Cities should never be planned.
It robs them of any soul.
Designers can create efficient, functional, organized spaces, but they cannot breath life into them.
It is the difference between a river and an irrigation ditch. Between a lake and a reservoir.
Islamabad was planned and built in the 1960s specifically for the purpose of being Pakistan’s capital. Even its buildings and monuments lack heart.
The Supreme Court, where we sat through a half hour of painfully pedantic proceedings, was a beautiful building. But it was just a façade, with its scales of justice slightly askew, for a dingy, disheveled interior.
The stunning Faisal Mosque, designed by a Turkish architect to be shaped like a desert Bedouin’s tent, was magnificent from afar, beautiful as you walked its stairs and courtyards, but hollow, lifeless once you were inside.
No one was allowed to enter except at prayer times and the worn blue carpet made even colder the chilly marble interior.
Still, it was in Islamabad that I had my best hours in Pakistan.
It was our last full night in the country and a few of us Americans escaped with a few of our Pakistani friends to a park overlooking the city.
We escaped the bubble and the bus, the security guard and the guide and wandered in the dark, in a park, with the square lines of city lights stretched out below us.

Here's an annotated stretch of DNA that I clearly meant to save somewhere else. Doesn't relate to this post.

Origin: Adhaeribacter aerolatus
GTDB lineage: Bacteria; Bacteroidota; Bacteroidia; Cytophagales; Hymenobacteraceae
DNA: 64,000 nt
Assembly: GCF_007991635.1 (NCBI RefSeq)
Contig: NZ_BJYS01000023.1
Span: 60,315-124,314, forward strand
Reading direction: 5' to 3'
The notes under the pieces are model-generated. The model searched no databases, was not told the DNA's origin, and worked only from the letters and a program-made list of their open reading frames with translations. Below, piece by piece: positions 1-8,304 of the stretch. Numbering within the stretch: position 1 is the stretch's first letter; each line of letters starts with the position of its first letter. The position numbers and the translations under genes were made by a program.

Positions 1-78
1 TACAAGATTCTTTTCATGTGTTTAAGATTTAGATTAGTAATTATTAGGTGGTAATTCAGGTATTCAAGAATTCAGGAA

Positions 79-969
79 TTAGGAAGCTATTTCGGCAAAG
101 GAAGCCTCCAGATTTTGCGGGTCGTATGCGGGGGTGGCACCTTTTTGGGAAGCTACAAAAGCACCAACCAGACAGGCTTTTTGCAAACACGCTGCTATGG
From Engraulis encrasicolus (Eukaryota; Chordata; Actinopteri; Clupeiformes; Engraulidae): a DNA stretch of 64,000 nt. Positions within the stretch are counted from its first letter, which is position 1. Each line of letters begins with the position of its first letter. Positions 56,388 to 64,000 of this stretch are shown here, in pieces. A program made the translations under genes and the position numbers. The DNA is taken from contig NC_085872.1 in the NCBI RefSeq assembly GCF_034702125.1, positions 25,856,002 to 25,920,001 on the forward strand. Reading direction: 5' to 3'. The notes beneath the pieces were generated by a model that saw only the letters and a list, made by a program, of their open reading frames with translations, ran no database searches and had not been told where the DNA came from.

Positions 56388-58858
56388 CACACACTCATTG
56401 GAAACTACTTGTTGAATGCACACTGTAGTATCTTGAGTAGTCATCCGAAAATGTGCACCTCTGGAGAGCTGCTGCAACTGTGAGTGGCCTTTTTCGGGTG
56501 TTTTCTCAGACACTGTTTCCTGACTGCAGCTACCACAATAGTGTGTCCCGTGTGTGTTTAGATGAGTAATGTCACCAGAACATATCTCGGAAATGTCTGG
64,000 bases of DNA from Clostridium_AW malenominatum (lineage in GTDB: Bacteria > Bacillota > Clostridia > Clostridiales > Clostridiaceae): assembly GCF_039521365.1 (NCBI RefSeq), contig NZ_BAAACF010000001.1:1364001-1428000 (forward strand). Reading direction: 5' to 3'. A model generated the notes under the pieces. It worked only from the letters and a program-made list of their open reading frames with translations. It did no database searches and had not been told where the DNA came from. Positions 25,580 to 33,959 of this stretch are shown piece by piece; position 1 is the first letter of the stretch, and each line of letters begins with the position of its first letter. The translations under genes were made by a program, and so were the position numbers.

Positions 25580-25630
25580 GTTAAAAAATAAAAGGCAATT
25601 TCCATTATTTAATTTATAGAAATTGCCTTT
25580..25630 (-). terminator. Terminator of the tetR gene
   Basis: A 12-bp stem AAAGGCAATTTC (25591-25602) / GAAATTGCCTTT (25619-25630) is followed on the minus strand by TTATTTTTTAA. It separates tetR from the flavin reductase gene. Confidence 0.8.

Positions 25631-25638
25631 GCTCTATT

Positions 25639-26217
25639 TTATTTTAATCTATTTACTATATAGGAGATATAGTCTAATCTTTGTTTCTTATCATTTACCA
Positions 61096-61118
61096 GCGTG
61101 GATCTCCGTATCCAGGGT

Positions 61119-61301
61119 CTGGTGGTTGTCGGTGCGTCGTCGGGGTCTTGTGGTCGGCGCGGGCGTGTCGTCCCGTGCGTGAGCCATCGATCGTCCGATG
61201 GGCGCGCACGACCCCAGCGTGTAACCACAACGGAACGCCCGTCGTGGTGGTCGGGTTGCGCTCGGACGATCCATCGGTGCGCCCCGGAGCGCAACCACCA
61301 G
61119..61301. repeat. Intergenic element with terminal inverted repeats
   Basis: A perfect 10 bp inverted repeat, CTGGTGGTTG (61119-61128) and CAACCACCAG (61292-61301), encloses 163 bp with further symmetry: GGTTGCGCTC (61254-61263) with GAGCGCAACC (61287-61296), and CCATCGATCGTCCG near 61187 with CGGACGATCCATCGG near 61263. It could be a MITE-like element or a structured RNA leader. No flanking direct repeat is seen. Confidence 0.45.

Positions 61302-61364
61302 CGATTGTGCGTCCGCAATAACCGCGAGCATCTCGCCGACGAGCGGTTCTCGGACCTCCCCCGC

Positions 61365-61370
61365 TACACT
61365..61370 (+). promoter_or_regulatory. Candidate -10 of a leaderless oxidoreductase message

After many pictures at the overlook we drove to a hillside village and sat outside and drank chai on a chilly February night.
We laughed, we joked, we listened to the gentle melodies of a flute and drum duo. I learned some new words of Urdu and even got to show off my one soccer move to some kids playing in the parking lot as we returned to our cars.
It was the most blissfully normal hours I’d spent in two weeks. Friends, music, laughter, freedom, chai.
I returned to the hotel and had a wonderful night’s sleep feeling I’d finally found a happiness in Pakistan.
In the morning I ate breakfast across from stark headlines “Suicide bomber slays 26 outside Hangu mosque.”
Men, women, children massacred on their way from Friday prayers.
Pakistan is like that. It grabs you by the throat and only lets up occasionally so you can have a gasp of air.
This time I had a decent breath and then it flexed its hold on me once more.
As I was preparing this piece for the site this weekend word came of another horrifying bombing.
My throat constricts again.
OPB photographer and web editor Michael Clapp recently returned from a two-week trip to Pakistan with six other American journalists as part of an exchange program sponsored by the International Center for Journalists. This is the fourth of five travelogues he will be writing about the trip for OPBNews.org.
Pakistan: Mapping The Unknown - OPB News Series